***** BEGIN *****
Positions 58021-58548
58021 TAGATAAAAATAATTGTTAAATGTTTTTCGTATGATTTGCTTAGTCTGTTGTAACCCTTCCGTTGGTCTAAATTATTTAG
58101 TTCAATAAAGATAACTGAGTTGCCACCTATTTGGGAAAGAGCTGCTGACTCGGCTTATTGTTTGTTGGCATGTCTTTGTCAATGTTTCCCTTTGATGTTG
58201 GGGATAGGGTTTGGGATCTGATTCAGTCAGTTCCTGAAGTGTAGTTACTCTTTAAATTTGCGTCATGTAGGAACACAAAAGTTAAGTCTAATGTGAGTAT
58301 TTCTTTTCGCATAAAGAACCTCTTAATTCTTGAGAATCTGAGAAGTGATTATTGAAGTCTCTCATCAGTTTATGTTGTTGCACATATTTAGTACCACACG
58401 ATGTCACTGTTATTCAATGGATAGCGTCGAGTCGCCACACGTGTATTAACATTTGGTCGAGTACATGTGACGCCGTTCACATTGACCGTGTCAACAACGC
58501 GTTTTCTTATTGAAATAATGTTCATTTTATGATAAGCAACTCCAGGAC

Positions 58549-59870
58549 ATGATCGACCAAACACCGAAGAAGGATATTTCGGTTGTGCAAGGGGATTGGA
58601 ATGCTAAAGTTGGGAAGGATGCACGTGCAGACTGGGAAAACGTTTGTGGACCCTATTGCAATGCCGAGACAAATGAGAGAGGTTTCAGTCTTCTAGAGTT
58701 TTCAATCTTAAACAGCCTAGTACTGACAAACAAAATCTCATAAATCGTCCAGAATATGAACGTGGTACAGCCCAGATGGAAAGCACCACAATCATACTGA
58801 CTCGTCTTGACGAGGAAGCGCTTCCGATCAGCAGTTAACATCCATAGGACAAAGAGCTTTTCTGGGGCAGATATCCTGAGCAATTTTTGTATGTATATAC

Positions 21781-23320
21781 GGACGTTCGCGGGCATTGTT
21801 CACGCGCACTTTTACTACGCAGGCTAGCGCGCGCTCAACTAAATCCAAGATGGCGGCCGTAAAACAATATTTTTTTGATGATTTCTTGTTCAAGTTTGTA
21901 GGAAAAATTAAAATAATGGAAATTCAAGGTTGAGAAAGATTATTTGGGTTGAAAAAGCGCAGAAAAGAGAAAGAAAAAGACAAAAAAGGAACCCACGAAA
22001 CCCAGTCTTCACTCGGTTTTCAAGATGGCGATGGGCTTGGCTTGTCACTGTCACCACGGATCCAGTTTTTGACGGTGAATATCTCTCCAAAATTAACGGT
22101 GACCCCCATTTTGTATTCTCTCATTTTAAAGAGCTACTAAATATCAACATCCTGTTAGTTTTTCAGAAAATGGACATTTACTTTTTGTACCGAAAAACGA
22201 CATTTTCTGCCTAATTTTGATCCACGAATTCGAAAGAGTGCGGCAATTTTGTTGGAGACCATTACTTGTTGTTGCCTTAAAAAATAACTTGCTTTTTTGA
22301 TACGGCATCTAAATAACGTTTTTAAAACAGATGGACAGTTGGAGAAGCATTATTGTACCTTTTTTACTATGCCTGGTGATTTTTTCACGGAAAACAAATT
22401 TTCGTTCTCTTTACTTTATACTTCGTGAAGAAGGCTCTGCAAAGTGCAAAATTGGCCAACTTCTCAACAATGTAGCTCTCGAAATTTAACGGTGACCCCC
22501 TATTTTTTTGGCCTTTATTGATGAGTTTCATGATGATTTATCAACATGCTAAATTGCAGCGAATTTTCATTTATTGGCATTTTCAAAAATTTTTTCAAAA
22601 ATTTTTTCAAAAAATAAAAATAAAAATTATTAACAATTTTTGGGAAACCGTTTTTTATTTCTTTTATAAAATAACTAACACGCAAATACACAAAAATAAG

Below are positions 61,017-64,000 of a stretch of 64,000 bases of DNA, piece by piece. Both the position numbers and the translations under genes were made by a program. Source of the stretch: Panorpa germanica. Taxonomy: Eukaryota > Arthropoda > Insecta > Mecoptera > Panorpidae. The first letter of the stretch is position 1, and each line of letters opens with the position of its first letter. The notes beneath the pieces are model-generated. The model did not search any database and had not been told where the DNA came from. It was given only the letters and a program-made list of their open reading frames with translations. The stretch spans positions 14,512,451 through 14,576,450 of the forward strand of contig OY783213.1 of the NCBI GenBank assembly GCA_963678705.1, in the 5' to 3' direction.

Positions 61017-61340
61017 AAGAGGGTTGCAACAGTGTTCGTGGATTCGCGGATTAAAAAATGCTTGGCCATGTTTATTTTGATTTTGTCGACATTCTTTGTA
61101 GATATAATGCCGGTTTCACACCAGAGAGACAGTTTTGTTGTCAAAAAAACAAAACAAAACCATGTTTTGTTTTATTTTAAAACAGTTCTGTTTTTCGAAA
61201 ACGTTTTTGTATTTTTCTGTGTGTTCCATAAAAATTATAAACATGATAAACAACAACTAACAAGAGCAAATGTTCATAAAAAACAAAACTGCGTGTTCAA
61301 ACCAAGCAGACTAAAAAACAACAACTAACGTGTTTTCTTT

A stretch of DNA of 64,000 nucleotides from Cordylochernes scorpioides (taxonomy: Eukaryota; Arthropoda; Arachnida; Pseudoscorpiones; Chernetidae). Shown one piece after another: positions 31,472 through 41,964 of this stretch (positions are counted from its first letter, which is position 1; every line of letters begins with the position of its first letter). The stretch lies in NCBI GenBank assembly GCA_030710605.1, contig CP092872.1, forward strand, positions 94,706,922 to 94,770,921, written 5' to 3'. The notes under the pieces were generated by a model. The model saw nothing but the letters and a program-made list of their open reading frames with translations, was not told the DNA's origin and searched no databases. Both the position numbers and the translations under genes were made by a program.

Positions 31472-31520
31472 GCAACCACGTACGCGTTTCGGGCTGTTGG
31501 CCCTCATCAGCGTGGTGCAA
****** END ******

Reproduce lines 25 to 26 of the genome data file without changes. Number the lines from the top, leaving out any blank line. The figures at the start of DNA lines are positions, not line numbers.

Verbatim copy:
Positions 61017-61340
61017 AAGAGGGTTGCAACAGTGTTCGTGGATTCGCGGATTAAAAAATGCTTGGCCATGTTTATTTTGATTTTGTCGACATTCTTTGTA